Pop icon Kim Wilde delivers a refreshing concert in the Große Freiheit Hamburg
Hamburg. "Wow, that's so awesome here, I'll stay with you. Someone else can go for a walk with the dogs!" Again and again, Kim Wilde's tears of emotion are in her eyes at her acclaimed concert of the "Here Come the Aliens" tour in the Große Freiheit. No wonder, when the fans of the meanwhile 57-year-old celebrate the old hits as well as the almost completely presented new work. But this, with cracking guitars and dominating synthpop-playing ties in anyway to the early times of the 80s icon. Seamlessly, classics such as the mystical "View from a Bridge", the anti-war new-wave from "Cambodia" or the driving "Chequered Love" add new titles such as "Birthday" or the Billy Idol-inspired Kandy Krush a homogeneous sound robe. Autotune effects, ethereal ballads and the "Cyber Nation War" presented in the new remix provide for acoustic surprises, the spacey leather look with gimmicks like alien masks and Xl-tinsel for eye-catchers. That by no means every note of the sympathetic blonde with the characteristic nasal voice always sits - so be it.
The freshly playing backing band includes two drummers and the proven family team of brother and songwriter Ricky on guitar and the wild whirling niece Scarlett. Since seeing strange lights in her garden in 2009, she believes in the existence of aliens, says Kim Wilde. "That influenced my life. But I'm not afraid of the aliens, but rather of humanity", confesses the trained landscape gardener with a smile. After the career break in the mid-90s, the former "Bardot of Pop" had made a name for years as a TV gardener. The time as a young pop star, she tells the fourtysomething fans, was just a real "hardcore experience for a country girl" as they have been. Until the longing for the pop star life again outweighed. Standing on the stage, she would now enjoy much more than before, admits Wilde, whose father Marty already in the late 50s, the rockabilly scene in England stirred up.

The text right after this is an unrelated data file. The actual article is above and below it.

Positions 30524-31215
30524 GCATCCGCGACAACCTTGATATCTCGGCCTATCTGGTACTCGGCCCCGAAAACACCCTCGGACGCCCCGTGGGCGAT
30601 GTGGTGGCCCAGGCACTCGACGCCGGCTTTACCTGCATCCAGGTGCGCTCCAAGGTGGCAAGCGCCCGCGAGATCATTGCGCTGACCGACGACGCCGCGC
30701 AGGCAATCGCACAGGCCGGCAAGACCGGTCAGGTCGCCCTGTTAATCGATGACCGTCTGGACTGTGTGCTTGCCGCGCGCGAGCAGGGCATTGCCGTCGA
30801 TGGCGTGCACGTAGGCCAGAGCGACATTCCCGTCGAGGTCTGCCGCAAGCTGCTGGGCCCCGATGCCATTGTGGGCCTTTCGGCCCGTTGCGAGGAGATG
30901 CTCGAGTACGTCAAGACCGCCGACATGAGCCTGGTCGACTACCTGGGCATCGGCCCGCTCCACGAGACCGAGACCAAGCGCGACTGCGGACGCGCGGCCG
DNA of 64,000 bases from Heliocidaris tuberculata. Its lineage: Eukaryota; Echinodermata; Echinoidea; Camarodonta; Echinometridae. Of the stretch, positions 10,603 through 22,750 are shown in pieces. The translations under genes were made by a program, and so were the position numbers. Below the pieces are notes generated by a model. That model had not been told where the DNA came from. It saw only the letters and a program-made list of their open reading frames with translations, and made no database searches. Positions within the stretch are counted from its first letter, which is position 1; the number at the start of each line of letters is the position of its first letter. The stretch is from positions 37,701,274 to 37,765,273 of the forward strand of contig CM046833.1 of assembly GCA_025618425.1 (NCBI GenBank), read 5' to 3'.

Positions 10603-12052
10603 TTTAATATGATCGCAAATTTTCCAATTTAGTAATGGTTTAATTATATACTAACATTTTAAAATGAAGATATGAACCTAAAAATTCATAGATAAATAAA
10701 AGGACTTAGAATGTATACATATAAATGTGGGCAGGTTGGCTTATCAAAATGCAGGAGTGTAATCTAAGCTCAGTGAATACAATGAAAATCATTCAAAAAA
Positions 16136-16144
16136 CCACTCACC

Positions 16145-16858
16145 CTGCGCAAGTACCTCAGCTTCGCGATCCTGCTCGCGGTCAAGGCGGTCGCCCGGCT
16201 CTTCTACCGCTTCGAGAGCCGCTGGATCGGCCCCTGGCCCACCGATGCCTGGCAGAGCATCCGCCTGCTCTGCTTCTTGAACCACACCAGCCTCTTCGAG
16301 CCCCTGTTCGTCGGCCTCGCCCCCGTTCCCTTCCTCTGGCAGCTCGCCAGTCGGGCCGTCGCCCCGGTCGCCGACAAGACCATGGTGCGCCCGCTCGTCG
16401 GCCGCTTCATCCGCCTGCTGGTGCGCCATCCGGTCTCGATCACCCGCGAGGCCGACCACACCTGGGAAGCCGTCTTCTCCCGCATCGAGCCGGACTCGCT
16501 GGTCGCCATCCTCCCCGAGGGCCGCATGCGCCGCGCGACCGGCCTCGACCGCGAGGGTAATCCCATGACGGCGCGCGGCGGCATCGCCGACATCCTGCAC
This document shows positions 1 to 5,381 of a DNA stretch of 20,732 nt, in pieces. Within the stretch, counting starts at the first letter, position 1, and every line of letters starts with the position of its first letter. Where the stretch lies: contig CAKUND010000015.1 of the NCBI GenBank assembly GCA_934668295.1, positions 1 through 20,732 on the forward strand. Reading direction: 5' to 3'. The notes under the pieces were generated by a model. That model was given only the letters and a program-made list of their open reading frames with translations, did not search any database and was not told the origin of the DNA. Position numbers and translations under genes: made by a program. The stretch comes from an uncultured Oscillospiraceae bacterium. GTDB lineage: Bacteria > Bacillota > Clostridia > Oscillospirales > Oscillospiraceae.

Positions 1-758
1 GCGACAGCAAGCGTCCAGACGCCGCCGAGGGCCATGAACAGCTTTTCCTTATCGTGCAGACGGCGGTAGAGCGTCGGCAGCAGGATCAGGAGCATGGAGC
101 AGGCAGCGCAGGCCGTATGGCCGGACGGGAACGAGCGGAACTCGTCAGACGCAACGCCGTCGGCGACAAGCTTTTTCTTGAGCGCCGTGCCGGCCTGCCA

Only once on the stage a little sand gets into the transmission of the pop machine. When Ricky Wilde's guitar is not tuned during an acoustic session, the bullish bald man disappears silently behind the curtain for a few minutes, to the surprise of his sister. But soon the harmony is restored. Fireworks such as the Supremes cover "You keep me hanging on", the "You Came" dedicated to true fans and the indispensable "Kids in America" make for a brilliant conclusion to a memorable concert.